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4.6 Iteration

The macros described here provide more sophisticated, high-level looping constructs to complement Emacs Lisp's basic loop forms (see Iteration).

— Macro: cl-loop forms...

This package supports both the simple, old-style meaning of loop and the extremely powerful and flexible feature known as the Loop Facility or Loop Macro. This more advanced facility is discussed in the following section; see Loop Facility. The simple form of loop is described here.

If cl-loop is followed by zero or more Lisp expressions, then (cl-loop exprs...) simply creates an infinite loop executing the expressions over and over. The loop is enclosed in an implicit nil block. Thus,

          (cl-loop (foo)  (if (no-more) (return 72))  (bar))

is exactly equivalent to

          (cl-block nil (while t (foo)  (if (no-more) (return 72))  (bar)))

If any of the expressions are plain symbols, the loop is instead interpreted as a Loop Macro specification as described later. (This is not a restriction in practice, since a plain symbol in the above notation would simply access and throw away the value of a variable.)

— Macro: cl-do (spec...) (end-test [result...]) forms...

This macro creates a general iterative loop. Each spec is of the form

          (var [init [step]])

The loop works as follows: First, each var is bound to the associated init value as if by a let form. Then, in each iteration of the loop, the end-test is evaluated; if true, the loop is finished. Otherwise, the body forms are evaluated, then each var is set to the associated step expression (as if by a cl-psetq form) and the next iteration begins. Once the end-test becomes true, the result forms are evaluated (with the vars still bound to their values) to produce the result returned by cl-do.

The entire cl-do loop is enclosed in an implicit nil block, so that you can use (cl-return) to break out of the loop at any time.

If there are no result forms, the loop returns nil. If a given var has no step form, it is bound to its init value but not otherwise modified during the cl-do loop (unless the code explicitly modifies it); this case is just a shorthand for putting a (let ((var init)) ...) around the loop. If init is also omitted it defaults to nil, and in this case a plain ‘var’ can be used in place of ‘(var)’, again following the analogy with let.

This example (from Steele) illustrates a loop that applies the function f to successive pairs of values from the lists foo and bar; it is equivalent to the call (cl-mapcar 'f foo bar). Note that this loop has no body forms at all, performing all its work as side effects of the rest of the loop.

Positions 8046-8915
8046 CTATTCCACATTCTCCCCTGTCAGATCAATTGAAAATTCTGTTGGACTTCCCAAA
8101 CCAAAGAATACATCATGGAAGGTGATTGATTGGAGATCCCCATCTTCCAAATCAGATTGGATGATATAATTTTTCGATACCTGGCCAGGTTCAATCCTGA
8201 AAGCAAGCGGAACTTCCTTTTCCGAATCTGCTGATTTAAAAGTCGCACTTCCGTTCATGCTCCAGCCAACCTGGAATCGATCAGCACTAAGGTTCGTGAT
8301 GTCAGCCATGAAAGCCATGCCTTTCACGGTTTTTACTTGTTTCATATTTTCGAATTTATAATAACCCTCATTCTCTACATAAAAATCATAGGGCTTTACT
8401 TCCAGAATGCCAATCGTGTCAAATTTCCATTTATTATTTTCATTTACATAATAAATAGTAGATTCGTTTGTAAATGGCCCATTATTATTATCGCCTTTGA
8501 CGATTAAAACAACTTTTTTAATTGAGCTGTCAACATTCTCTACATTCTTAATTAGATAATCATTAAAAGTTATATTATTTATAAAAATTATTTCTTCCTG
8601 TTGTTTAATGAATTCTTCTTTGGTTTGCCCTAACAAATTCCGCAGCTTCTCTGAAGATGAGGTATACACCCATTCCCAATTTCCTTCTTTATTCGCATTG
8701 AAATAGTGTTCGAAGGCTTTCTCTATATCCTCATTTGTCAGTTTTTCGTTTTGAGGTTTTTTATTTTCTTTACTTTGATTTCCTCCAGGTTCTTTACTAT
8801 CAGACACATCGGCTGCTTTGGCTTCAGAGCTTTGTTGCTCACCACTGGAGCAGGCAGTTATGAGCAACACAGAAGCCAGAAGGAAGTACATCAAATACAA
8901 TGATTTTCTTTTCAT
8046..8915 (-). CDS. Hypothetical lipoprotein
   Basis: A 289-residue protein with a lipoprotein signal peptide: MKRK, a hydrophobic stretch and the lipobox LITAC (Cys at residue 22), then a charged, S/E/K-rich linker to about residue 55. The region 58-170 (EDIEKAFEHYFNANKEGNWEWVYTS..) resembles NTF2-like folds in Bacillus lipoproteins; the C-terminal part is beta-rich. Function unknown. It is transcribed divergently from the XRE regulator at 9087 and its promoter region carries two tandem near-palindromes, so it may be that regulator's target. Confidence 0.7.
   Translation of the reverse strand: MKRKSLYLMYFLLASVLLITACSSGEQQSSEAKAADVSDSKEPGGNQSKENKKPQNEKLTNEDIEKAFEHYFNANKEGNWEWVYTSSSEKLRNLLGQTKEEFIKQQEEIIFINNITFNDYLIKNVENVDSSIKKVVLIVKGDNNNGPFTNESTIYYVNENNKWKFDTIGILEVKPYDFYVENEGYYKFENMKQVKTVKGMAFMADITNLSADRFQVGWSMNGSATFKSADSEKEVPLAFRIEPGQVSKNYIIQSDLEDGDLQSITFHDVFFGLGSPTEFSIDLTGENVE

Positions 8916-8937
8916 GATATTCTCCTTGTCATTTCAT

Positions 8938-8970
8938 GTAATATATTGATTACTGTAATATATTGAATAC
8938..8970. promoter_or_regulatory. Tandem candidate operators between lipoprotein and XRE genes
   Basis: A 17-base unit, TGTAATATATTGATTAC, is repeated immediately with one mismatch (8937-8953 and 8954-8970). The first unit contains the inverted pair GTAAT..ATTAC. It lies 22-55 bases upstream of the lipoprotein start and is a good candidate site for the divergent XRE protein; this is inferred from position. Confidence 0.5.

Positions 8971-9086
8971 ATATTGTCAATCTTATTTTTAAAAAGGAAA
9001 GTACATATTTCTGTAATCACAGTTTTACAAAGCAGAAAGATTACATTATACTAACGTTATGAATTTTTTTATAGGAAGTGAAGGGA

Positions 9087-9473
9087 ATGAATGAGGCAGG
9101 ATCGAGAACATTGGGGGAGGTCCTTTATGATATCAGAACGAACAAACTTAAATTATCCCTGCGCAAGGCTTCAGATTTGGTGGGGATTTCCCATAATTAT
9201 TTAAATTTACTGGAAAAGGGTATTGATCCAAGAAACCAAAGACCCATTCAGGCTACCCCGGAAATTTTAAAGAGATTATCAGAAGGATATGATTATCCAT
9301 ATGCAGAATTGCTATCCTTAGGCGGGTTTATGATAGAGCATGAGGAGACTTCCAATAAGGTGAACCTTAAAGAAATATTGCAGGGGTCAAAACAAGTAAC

(cl-do ((x foo (cdr x))
                  (y bar (cdr y))
                  (z nil (cons (f (car x) (car y)) z)))
               ((or (null x) (null y))
                (nreverse z)))
— Macro: cl-do* (spec...) (end-test [result...]) forms...

This is to cl-do what let* is to let. In particular, the initial values are bound as if by let* rather than let, and the steps are assigned as if by setq rather than cl-psetq.

Here is another way to write the above loop:

          (cl-do* ((xp foo (cdr xp))
                   (yp bar (cdr yp))
                   (x (car xp) (car xp))
                   (y (car yp) (car yp))
            ((or (null xp) (null yp))
             (nreverse z))
            (push (f x y) z))
— Macro: cl-dolist (var list [result]) forms...

This is exactly like the standard Emacs Lisp macro dolist, but surrounds the loop with an implicit nil block.

— Macro: cl-dotimes (var count [result]) forms...

This is exactly like the standard Emacs Lisp macro dotimes, but surrounds the loop with an implicit nil block. The body is executed with var bound to the integers from zero (inclusive) to count (exclusive), in turn. Then the result form is evaluated with var bound to the total number of iterations that were done (i.e., (max 0 count)) to get the return value for the loop form.

— Macro: cl-do-symbols (var [obarray [result]]) forms...

This loop iterates over all interned symbols. If obarray is specified and is not nil, it loops over all symbols in that obarray. For each symbol, the body forms are evaluated with var bound to that symbol. The symbols are visited in an unspecified order. Afterward the result form, if any, is evaluated (with var bound to nil) to get the return value. The loop is surrounded by an implicit nil block.

— Macro: cl-do-all-symbols (var [result]) forms...

This is identical to cl-do-symbols except that the obarray argument is omitted; it always iterates over the default obarray.

See Mapping over Sequences, for some more functions for iterating over vectors or lists.